(Recasts to add annual lending growth rate in paragraph 1,
comments, details throughout)
By Guillermo Parra-Bernal and Luciana Otoni
SAO PAULO/BRASILIA, June 25 Brazilian banks
extended credit at the lowest annual pace in over seven years
while defaults edged higher in May, in a sign that the nation's
flagging economy and rising borrowing costs weighed on the
ability of companies and individuals to borrow.
Outstanding loans in Brazil's banking system
reached 2.803 trillion reais ($1.27 trillion) last month, up 1
percent from April, central bank data showed on Wednesday. On an
annual basis, lending growth slowed to 12.7 percent in May from
13.4 percent in April and 16.1 percent a year earlier.
Banks are scaling back disbursements as economic activity
has lost steam in recent years, consumer debt hit record levels,
and quickening inflation hampered income.
Annual growth in auto, payroll and personal credit fell
sharply in the month while flagging demand for working capital,
receivable discounts, credit card and subsidized credit weighed
down corporate credit, the data showed.
Loan origination fell in May on a year-on-year basis for the
first time since 2012, while loan delinquencies rose
sequentially for the first time since September 2013.
Shares of Brazil's largest banks fell after the report,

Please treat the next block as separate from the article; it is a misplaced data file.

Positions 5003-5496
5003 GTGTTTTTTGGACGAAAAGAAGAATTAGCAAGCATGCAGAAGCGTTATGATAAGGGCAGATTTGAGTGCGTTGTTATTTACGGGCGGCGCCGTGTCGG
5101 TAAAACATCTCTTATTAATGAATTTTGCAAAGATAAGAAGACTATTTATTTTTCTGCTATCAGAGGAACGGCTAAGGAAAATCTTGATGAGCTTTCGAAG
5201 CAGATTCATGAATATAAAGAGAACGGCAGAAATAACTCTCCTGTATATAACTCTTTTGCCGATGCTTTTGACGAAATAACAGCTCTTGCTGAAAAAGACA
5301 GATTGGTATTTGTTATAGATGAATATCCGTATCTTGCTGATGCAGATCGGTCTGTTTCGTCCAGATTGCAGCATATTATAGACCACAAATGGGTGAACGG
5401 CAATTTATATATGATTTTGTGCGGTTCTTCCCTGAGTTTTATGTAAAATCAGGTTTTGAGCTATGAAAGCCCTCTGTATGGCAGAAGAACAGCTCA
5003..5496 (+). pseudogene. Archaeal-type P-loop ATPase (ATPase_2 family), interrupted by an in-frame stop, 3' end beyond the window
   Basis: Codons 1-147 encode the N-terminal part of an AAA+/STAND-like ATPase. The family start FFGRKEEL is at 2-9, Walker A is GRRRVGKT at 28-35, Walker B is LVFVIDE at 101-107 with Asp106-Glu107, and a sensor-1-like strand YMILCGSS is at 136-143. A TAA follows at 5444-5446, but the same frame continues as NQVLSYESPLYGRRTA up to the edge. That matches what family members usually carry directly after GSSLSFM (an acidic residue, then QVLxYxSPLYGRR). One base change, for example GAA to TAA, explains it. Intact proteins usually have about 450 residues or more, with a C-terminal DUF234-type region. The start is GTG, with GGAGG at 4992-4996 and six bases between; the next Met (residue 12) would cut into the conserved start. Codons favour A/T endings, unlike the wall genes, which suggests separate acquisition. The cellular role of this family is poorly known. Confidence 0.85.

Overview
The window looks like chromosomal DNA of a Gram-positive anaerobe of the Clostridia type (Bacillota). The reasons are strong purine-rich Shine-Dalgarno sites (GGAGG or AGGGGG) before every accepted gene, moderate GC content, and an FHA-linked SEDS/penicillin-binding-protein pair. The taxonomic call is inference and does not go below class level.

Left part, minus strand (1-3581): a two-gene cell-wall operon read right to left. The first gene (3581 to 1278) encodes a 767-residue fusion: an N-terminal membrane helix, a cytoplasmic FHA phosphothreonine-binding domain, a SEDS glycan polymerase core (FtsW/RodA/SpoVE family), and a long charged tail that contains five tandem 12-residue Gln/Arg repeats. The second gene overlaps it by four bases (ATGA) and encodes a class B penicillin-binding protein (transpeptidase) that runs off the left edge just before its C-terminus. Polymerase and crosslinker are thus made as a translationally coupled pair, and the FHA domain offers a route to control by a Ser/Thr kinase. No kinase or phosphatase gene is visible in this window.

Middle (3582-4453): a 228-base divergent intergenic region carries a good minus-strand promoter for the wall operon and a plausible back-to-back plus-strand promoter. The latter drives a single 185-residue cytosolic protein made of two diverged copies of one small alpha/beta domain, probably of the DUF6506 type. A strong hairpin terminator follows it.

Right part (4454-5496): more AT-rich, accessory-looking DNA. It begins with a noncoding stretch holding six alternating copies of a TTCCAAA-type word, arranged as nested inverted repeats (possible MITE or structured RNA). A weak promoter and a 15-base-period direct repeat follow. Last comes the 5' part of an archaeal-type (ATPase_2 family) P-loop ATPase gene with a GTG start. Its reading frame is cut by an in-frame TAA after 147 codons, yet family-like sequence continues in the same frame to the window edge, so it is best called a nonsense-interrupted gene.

signaling investors are growing concerned about earnings trends
for the coming quarters.
Borrowing costs rose for a fifth month in six in the wake of
a year of central bank interest-rate increases aimed at
controlling inflation. Spreads, or the difference between the
rate at which banks lend and their cost of funding, also widened
for a fifth straight month.
As a result, loans in arrears for 90 days or more, the
industry's benchmark gauge of credit delinquencies, rose to 5
percent in May, the highest since October, from 4.8 percent in
April. Loans in arrears between 15 days and 90 days fell.
"Decelerating loan growth and increasing rates were trends
from past months, but weaker asset quality came as a relative
surprise, partially foreshadowed by leading indicators from
prior months," said Carlos Macedo, an analyst with Goldman Sachs
Private-sector banks led the rise in defaults, as their
non-performing loans ratio climbed 0.10 percentage points to 4.2
percent in May from April.
"It may be too early to say this is the beginning of a
worsening credit cycle, especially given the improvement in
early delinquencies, but it is consistent with the view that a
declining cost of risk may not be a strong earnings tailwind
beyond the first half for private-sector banks in Brazil," said
Saúl Martínez, an analyst with JPMorgan Securities.
State-owned banks continue to grow their loan books faster
than private-sector banks, particularly if state development
bank BNDES, is excluded. Private-sector banks' disbursements
rose about 4.9 percent in the 12 months through May, compared
with 19.4 percent at state-run lenders.
BNDES is Brazil's main source for long-term corporate
So-called earmarked loans, or credit aimed at investments
and homebuilding in accordance with government mandates, rose
1.3 percent from April, while non-earmarked loans increased 0.7
($1 = 2.21 Brazilian reais)
(Reporting by Guillermo Parra-Bernal and Luciana Otoni;
Additional reporting by Silvio Cascione; Editing by Chizu
Nomiyama, W Simon and Nick Zieminski)